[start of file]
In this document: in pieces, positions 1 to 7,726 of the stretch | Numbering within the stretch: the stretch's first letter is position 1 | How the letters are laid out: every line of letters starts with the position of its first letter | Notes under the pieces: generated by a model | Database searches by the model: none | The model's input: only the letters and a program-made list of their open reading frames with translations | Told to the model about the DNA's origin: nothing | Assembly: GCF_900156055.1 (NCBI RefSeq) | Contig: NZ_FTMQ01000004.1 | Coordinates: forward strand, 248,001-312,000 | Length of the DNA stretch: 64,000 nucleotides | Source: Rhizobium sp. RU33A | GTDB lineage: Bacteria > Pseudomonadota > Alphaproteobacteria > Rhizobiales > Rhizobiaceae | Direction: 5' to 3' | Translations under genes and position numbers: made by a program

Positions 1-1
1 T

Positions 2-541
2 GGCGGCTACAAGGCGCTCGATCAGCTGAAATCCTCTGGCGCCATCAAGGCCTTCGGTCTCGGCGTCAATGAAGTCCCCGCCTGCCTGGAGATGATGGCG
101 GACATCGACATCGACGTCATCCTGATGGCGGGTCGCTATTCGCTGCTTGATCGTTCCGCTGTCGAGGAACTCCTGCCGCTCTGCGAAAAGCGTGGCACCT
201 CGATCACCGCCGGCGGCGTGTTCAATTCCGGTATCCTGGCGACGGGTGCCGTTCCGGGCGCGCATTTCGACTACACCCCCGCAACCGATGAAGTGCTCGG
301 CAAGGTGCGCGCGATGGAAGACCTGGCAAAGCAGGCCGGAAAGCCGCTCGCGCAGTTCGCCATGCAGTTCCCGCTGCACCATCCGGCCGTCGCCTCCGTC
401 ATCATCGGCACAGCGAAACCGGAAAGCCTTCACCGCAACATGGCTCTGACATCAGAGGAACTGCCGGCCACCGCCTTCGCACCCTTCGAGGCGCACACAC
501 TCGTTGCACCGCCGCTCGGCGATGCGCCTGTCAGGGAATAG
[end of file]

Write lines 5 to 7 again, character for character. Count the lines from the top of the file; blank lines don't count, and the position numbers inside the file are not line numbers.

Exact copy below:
2 GGCGGCTACAAGGCGCTCGATCAGCTGAAATCCTCTGGCGCCATCAAGGCCTTCGGTCTCGGCGTCAATGAAGTCCCCGCCTGCCTGGAGATGATGGCG
101 GACATCGACATCGACGTCATCCTGATGGCGGGTCGCTATTCGCTGCTTGATCGTTCCGCTGTCGAGGAACTCCTGCCGCTCTGCGAAAAGCGTGGCACCT
201 CGATCACCGCCGGCGGCGTGTTCAATTCCGGTATCCTGGCGACGGGTGCCGTTCCGGGCGCGCATTTCGACTACACCCCCGCAACCGATGAAGTGCTCGG